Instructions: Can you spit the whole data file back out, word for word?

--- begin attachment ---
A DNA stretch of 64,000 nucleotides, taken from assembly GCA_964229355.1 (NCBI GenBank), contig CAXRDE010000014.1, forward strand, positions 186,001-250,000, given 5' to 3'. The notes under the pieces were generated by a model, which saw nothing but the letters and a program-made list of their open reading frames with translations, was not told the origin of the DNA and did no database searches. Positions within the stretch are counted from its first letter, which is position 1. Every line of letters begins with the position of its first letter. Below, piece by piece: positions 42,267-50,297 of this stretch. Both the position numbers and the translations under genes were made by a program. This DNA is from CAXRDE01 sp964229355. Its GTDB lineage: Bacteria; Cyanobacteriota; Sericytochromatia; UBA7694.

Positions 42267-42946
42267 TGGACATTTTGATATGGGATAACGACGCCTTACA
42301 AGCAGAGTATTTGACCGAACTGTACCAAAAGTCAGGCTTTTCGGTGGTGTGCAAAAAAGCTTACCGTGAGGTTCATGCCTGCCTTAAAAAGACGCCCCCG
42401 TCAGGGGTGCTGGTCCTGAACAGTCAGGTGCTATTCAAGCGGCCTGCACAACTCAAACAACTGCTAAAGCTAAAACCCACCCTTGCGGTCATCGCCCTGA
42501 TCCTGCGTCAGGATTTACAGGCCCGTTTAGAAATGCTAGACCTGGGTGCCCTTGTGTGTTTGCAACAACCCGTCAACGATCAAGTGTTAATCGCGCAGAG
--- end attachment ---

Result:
A DNA stretch of 64,000 nucleotides, taken from assembly GCA_964229355.1 (NCBI GenBank), contig CAXRDE010000014.1, forward strand, positions 186,001-250,000, given 5' to 3'. The notes under the pieces were generated by a model, which saw nothing but the letters and a program-made list of their open reading frames with translations, was not told the origin of the DNA and did no database searches. Positions within the stretch are counted from its first letter, which is position 1. Every line of letters begins with the position of its first letter. Below, piece by piece: positions 42,267-50,297 of this stretch. Both the position numbers and the translations under genes were made by a program. This DNA is from CAXRDE01 sp964229355. Its GTDB lineage: Bacteria; Cyanobacteriota; Sericytochromatia; UBA7694.

Positions 42267-42946
42267 TGGACATTTTGATATGGGATAACGACGCCTTACA
42301 AGCAGAGTATTTGACCGAACTGTACCAAAAGTCAGGCTTTTCGGTGGTGTGCAAAAAAGCTTACCGTGAGGTTCATGCCTGCCTTAAAAAGACGCCCCCG
42401 TCAGGGGTGCTGGTCCTGAACAGTCAGGTGCTATTCAAGCGGCCTGCACAACTCAAACAACTGCTAAAGCTAAAACCCACCCTTGCGGTCATCGCCCTGA
42501 TCCTGCGTCAGGATTTACAGGCCCGTTTAGAAATGCTAGACCTGGGTGCCCTTGTGTGTTTGCAACAACCCGTCAACGATCAAGTGTTAATCGCGCAGAG